We sat down and the question flew in only from Kwasi’s parents, no other person made a sound. I was asked about my work, my parents, what my parent do. Then came the indirect question of the night ‘So you are a muslim.’
‘Yes sir I am but I have nothing against other religion.’ I replied as he noded and looked at his wife. He continued to tell stories about how his grandfather was a pioneer to the country and how important their family are in the country, everyone laughed in synchrony at jokes that weren’t even funny.

Few minutes later, a lady who I presume is the house maid came into the living room, and we were invited to eat in the dinning hall.

Everyone dished their food and Kwasi kept giving me that comfort smile. I believed for a moment that everything was going to be fine.

Family jokes were thrown from one corner to another and some people asked me one or two questions. After a while, dinner was over and one by one, they retired to their rooms, leaving Kwasi, Kwasi’s parents and I in the dining hall.

‘Do you really want to marry my son?’ Kwasi’s mum asked as she glared at me like whatever I said next was life- determining

‘Yes , of course ma.’ I replied

‘But you are both of the same age, how would you be able to respect your husband?’ She asked

‘Ma, respect has nothing to do with age and it certainly would not affect the high level of respect we have for each other.’ I replied as I looked at Kwasi with my side eye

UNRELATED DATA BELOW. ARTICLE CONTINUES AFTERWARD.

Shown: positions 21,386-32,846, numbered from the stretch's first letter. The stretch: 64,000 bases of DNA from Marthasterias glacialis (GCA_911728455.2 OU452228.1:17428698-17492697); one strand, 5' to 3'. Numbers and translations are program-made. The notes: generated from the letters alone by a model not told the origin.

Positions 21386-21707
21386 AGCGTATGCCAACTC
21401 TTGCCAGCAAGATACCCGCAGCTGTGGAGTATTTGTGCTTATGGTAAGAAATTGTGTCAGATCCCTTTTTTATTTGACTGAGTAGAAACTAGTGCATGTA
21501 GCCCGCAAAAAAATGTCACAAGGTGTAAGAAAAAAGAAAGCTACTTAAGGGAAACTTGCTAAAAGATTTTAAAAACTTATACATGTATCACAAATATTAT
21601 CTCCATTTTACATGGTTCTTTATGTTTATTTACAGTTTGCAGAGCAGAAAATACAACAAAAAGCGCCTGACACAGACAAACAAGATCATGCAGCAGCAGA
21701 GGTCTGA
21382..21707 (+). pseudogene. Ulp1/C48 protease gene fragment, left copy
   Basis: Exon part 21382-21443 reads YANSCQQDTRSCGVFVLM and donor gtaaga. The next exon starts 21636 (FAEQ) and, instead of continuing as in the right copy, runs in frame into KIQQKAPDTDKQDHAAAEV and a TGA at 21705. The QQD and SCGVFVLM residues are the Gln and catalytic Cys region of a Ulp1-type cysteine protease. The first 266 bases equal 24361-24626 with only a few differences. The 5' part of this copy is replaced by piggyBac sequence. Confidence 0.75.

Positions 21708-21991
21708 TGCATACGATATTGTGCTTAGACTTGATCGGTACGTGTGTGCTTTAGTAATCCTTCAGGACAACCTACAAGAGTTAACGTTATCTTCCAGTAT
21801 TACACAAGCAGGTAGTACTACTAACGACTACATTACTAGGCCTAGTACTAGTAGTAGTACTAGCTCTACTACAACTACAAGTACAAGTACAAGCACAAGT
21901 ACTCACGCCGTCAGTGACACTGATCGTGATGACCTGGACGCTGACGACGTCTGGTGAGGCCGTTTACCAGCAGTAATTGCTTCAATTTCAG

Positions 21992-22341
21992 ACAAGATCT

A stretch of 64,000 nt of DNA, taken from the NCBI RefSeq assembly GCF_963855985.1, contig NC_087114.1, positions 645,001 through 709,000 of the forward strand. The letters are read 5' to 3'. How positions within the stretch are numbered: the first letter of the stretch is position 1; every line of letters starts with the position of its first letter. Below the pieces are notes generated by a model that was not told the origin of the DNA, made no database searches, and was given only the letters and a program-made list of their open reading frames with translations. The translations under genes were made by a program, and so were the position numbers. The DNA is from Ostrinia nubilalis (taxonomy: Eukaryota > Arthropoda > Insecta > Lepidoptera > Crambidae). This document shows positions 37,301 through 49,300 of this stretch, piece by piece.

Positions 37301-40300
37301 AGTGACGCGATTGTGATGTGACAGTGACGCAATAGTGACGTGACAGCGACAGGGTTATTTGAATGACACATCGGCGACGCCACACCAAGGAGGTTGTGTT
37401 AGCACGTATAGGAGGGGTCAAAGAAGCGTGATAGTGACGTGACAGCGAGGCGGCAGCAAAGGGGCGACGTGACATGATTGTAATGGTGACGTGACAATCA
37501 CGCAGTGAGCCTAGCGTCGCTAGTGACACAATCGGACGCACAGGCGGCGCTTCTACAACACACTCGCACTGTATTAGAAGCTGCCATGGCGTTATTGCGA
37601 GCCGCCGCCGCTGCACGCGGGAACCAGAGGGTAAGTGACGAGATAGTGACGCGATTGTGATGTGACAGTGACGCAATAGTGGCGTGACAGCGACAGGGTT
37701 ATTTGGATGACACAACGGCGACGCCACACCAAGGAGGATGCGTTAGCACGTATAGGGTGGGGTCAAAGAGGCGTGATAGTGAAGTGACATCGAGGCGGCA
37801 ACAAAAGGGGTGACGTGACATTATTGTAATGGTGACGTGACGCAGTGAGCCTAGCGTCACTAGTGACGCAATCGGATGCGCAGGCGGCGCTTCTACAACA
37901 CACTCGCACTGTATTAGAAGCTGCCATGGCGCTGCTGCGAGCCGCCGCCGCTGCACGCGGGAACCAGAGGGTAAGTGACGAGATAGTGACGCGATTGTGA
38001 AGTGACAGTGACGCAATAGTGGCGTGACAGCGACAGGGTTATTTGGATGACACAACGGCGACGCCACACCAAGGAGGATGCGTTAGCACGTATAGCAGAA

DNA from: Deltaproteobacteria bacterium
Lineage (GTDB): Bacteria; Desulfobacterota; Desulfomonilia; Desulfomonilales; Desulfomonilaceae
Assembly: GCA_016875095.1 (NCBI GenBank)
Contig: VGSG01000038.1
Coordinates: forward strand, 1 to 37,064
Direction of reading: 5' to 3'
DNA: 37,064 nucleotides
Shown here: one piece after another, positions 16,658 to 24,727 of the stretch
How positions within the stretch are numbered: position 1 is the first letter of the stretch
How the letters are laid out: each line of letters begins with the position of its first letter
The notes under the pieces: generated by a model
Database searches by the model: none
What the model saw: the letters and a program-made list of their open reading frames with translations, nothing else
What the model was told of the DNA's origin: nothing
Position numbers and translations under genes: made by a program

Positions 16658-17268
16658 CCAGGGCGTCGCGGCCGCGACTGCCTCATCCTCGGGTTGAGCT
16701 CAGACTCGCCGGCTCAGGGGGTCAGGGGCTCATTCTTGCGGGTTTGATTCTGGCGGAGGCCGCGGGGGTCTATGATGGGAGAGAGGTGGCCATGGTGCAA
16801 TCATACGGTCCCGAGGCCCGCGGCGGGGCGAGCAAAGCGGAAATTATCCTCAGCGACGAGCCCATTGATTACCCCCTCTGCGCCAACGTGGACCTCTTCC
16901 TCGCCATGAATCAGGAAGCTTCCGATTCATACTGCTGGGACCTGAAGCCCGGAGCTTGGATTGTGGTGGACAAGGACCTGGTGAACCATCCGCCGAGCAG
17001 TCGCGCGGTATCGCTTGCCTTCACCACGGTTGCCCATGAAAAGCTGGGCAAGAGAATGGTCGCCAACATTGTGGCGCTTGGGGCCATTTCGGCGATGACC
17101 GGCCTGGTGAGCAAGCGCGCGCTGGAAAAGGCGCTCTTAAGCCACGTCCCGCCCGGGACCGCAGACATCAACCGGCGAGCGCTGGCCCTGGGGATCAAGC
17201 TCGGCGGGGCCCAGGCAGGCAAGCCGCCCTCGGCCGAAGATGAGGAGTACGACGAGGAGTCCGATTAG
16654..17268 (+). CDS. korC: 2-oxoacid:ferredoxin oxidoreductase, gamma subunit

‘How many children do your parents have?’ She inquired

‘I am the only child ma.’ I replied as I started to feel like I was on a hot seat

‘Your parents prefer a small family?’ She asked as she looked at Kwasi

‘No ma, but it’s only I who survived.’ I said

‘Oh oh’ she said as she looked at me like she could dive into my ancestral background through my pronounced forehead as she was trying to determine If there was a possibility of me being barren.

Now I’m going to be judged by the amount of kids my mother has!

‘So if you were to get married, in what religion will your children be brought up?” Kwasi’s dad asked

‘Sir, I will train them in the principles of both islam and christianity and when they are old enough they can choose whichever they want or continue with both. The main religion to be taught is love but this world ,being what it is has neglected that.’ The moment that came out of my mouth, I knew I had said something he didn’t want to hear, but that was the truth.

‘Young lady, you seem like a very respectful woman but I’m sorry you are not the perfect fit for my son’ Kwasi’s father said.

My head spun as the chandeliers looked like a burning frozen castle, the word ‘FIT’ echoed in my head as I could feel the earth beneath my feet engulfing me and right in front of me was my shattered heart, served as desert for kwasi’s family.

‘Dad, please don’t do this.’ Kwasi begged his father

‘If you do not want me to disown you, you will do as I say!’ Kwasi’s father said without even looking at his son.

How do you fit two people together, it’s the 21st century and this man just looked me in the eye and told me I wasn’t a perfect fit for his son, he stared at me as if his eyes would vaporize my love for Kwasi instantly.

I got up and said ‘Thank you ma, thank you sir.’

Kwasi was still in shock as he looked at his parents angrily. I wanted to walk away but my heels held me down like my guts had to spill itself all over their white rug, so I won’t regret not leaving them with words they could never wash from this floors.

‘Sir, if you are looking for a good ‘fit’ for your son, I’m confident you’ll never find it, because it doesn’t exist. It’s not your place to pick who your son marries, he has a right to choose who he wants to spend the rest of his life with but if you are so determined to be the one to choose, then you’ve damned you own flesh and blood to an eternity of misery. If this is what you do that let’s you sleep at night, you need to consider if you are humane in any way.’ I said as I looked him straight in the eye.